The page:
"Honestly I have to get back to the States to get a feel for that," Esther said of the national spotlight shining on her son. "Right now, he's just one person on a team of players. All the other parents were truly amazed at how well he did and appreciate how well he did.
"But we're all parents of a player here. I don't feel anymore special than anyone else, and Tim is no more special than anyone else."
Esther said Tim has come a long way from his days in North Brunswick. Tim grew up in an apartment with Esther and his older brother, Chris. Tim's father, Matthew, and Esther divorced when Tim was a 3-year-old.
"He was my high-maintenance child from Day 1," Esther said of Tim. "He was always big. He was always -- I guess the best way to describe him is he filled up whatever room he went into from the time he was a toddler.
"I was always saying to him, 'Tim, be careful. Tim, be sweet. Tim, look out.' Because he was so much bigger than everyone else, I didn't want him to be a big bull in the china shop."
Tim was diagnosed with Tourette's syndrome in sixth grade, something he's lived with -- and thrived in spite of -- his entire life.
"He had a lot of challenges in school as a result of Tourette's," Esther said. "He was hyperactive, he had obsessive compulsive disorder. It wasn't easy."
Esther said participating in sports helped Tim deal with Tourette's syndrome, keeping him focused on specific goals and helping him avoid distraction.
Racism reared its ugly head when Howard, who is biracial, was dating a white classmate in high school. Esther said the girl's parents wouldn't let Tim into their home.
"This is in the 1990s -- that just blew me away," Esther said. "It might have hurt him, but I think it was just kind of understood in our family that that's ignorance and it's unacceptable."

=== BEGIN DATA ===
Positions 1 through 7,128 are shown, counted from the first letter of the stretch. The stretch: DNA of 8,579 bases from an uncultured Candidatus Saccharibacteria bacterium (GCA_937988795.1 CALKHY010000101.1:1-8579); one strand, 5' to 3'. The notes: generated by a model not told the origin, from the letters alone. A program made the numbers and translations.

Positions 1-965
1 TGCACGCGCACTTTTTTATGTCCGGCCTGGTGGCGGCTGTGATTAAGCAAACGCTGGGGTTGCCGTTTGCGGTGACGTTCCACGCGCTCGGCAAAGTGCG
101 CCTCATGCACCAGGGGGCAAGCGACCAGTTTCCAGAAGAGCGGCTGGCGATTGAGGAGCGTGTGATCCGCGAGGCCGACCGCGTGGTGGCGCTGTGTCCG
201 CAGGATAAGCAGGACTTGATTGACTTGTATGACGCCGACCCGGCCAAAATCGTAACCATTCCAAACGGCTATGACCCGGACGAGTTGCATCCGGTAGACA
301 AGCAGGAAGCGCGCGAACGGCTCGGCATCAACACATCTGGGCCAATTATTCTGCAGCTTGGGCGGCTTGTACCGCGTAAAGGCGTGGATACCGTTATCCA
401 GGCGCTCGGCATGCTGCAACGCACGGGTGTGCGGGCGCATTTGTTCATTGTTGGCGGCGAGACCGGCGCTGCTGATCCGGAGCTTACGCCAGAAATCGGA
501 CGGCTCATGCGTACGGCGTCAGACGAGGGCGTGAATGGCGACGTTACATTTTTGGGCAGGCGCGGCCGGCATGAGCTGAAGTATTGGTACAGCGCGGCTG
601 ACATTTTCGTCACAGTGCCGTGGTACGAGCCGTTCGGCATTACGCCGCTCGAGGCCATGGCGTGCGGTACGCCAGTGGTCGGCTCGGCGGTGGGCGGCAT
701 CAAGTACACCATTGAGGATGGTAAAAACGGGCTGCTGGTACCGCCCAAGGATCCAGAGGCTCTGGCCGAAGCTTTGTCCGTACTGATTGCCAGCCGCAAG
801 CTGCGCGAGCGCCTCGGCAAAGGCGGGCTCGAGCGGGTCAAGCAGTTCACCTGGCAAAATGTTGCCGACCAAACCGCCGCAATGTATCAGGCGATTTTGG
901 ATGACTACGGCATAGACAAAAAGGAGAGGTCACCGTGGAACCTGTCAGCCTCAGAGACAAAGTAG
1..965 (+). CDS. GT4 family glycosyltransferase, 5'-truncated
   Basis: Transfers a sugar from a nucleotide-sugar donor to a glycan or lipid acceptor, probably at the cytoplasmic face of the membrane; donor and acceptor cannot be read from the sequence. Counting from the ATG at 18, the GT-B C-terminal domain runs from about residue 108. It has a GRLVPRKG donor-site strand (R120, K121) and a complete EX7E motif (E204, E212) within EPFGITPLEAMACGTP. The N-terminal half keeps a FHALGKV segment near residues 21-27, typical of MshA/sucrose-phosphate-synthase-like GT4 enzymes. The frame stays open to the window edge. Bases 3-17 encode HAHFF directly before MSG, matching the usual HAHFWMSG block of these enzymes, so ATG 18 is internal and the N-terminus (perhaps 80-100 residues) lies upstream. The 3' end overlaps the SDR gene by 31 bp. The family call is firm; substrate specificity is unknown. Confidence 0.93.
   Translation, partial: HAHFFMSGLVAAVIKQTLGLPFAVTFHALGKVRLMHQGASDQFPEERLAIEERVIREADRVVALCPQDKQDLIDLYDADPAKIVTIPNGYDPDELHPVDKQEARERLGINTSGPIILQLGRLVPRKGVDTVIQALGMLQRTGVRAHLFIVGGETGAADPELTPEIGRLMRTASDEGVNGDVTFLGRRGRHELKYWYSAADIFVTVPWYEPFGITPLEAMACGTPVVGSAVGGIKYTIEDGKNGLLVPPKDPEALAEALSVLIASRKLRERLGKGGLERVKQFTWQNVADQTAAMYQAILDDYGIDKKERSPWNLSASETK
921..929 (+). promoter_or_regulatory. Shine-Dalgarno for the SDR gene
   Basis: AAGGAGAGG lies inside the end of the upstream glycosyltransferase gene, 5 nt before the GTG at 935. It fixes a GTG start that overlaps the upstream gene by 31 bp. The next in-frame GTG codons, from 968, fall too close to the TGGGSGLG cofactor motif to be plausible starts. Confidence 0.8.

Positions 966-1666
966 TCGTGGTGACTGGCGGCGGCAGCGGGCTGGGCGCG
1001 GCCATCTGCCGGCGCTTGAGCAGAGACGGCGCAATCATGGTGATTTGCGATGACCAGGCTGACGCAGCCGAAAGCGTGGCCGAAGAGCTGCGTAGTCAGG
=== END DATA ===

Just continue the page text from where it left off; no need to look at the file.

Esther made plenty of sacrifices in raising Tim and his brother on her own, from taking a second job to make ends meet to taking the Howard brothers to youth sports tournaments seemingly every day of the week.
"It certainly wasn't easy, but the three of us were very, very close," Esther says. "It wasn't easy, but we did OK.
"A lot of people saw the amount of time that I spent with my children and the activities and saw that as a sacrifice. ... I never did. I felt that was what needed to be done. You need to do certain things to raise them well and that's what you do."
While Esther did everything she could to support her children, there were certain issues associated with single-parenthood that were unavoidable.
"Because I was a single parent, we didn't have the kind of financial wherewithal that most of the other families had," she said.
But, to his credit, Tim never let that bother him, she said. Esther remembers when Tim was on a trip to Mexico with a national travel team. The players received a $10 per diem to spend on meals, so most parents sent their kids on the trip with extra money.
Esther couldn't afford to provide the same luxury for Tim. Instead of spending his $10 per diem on food, Tim saved the money so he could buy clothes when he returned to North Brunswick.
"These are the things that shaped him," Esther said.
These things, Esther says, helped shape Tim, 31, to become a "focused, centered, grounded, down-to-earth family man."
And the most celebrated soccer player in the country this week.
"It's amazing to me," Esther says. "When I was raising him all I ever wanted was that he grew up to be a responsible, productive human being who hopefully could make a living doing what he wanted to do. I never, ever dreamed that he would be as successful as he is."